Vigilantism involves breaking some laws in the name of enforcing others, as the authors note. Given the sometimes hidden nature of these actions and generally poor data on NGO strategies, it is hard to know whether NGO vigilantism is frequent or growing. Yet the very fact that some NGOs choose vigilantism is fascinating and raises questions about whether these behaviors are desirable and sustainable.

At the margins, NGO vigilantism may involve sensational or innovative tactics that draw attention to the enforcement gap in national and international law. For example, Global Witness was founded by three activists who dug a computer out of the trash, traveled to Cambodia, and used a secret camera and false identities as timber buyers to expose illegal logging by Khmer Rouge guerrillas. Beyond a certain threshold, however, growing vigilantism might erode the very laws that NGOs seek to enforce.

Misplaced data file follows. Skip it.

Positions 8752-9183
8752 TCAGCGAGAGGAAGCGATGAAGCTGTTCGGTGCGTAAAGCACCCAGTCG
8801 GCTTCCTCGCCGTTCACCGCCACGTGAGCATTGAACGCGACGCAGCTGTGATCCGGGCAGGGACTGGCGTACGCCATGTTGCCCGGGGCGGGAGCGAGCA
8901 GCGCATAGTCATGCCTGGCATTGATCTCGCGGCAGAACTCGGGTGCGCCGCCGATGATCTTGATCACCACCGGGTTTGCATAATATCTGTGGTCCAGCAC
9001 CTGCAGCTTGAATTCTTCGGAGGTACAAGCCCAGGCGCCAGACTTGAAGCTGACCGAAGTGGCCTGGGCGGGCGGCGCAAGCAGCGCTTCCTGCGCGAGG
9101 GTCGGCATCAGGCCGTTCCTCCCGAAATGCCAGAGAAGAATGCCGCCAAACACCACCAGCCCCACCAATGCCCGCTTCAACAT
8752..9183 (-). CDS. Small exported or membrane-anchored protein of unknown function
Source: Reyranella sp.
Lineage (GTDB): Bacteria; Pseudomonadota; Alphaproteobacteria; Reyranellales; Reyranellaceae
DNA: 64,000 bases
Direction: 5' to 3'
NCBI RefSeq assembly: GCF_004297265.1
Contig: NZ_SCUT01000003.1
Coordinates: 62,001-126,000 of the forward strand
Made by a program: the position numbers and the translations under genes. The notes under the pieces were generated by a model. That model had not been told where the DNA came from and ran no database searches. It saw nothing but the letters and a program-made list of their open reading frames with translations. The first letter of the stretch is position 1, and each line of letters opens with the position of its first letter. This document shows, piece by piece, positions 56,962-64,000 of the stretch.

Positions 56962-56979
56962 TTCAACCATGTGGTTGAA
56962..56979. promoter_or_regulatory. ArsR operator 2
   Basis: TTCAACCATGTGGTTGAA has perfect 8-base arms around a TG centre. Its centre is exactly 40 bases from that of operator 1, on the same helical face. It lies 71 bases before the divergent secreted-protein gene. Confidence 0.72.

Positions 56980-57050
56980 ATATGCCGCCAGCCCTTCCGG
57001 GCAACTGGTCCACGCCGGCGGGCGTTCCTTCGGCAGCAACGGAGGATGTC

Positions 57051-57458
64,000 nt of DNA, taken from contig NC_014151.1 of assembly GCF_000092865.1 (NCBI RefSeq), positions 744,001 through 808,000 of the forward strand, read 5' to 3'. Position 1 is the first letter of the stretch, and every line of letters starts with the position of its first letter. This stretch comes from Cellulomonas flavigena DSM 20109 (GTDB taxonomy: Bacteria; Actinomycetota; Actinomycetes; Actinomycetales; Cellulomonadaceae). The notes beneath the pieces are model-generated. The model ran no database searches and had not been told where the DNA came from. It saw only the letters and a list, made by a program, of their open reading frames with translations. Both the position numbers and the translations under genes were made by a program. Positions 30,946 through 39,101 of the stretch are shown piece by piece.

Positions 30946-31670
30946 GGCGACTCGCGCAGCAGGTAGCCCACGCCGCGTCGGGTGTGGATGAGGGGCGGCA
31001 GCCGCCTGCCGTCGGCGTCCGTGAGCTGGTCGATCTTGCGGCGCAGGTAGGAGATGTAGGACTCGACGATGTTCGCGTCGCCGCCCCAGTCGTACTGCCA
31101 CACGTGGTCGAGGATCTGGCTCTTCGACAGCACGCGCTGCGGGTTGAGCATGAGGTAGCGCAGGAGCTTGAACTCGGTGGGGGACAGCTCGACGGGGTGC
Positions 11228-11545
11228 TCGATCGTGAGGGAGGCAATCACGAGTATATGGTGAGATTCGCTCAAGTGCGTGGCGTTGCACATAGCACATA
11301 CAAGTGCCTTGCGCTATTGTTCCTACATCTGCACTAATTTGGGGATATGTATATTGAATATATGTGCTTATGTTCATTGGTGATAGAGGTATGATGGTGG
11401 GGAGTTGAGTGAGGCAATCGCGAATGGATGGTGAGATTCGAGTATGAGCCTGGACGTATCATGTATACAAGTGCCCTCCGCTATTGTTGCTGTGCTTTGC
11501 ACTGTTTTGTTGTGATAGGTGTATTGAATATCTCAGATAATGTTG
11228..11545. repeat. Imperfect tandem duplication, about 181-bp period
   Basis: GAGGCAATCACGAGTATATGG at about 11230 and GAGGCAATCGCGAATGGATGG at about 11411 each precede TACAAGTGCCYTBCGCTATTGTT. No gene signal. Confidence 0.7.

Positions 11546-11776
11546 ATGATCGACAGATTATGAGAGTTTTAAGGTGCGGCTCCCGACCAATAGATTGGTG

There are at least two troubling futures for a world of growing vigilantism. A first concern is that a system in which people feel justified to break some laws to enforce others leaves open the question of which laws are violable. Enforcement NGOs might defend themselves as protectors of public welfare—after all, NGOs are legally defined as organizations by their commitment to some public purpose. Yet which laws are really in the public interest, and which are merely procedural or second-order issues? Sea Shepherd argues that property damage is justified to enforce international conservation law, but this privileging of some laws over others is far from universally accepted.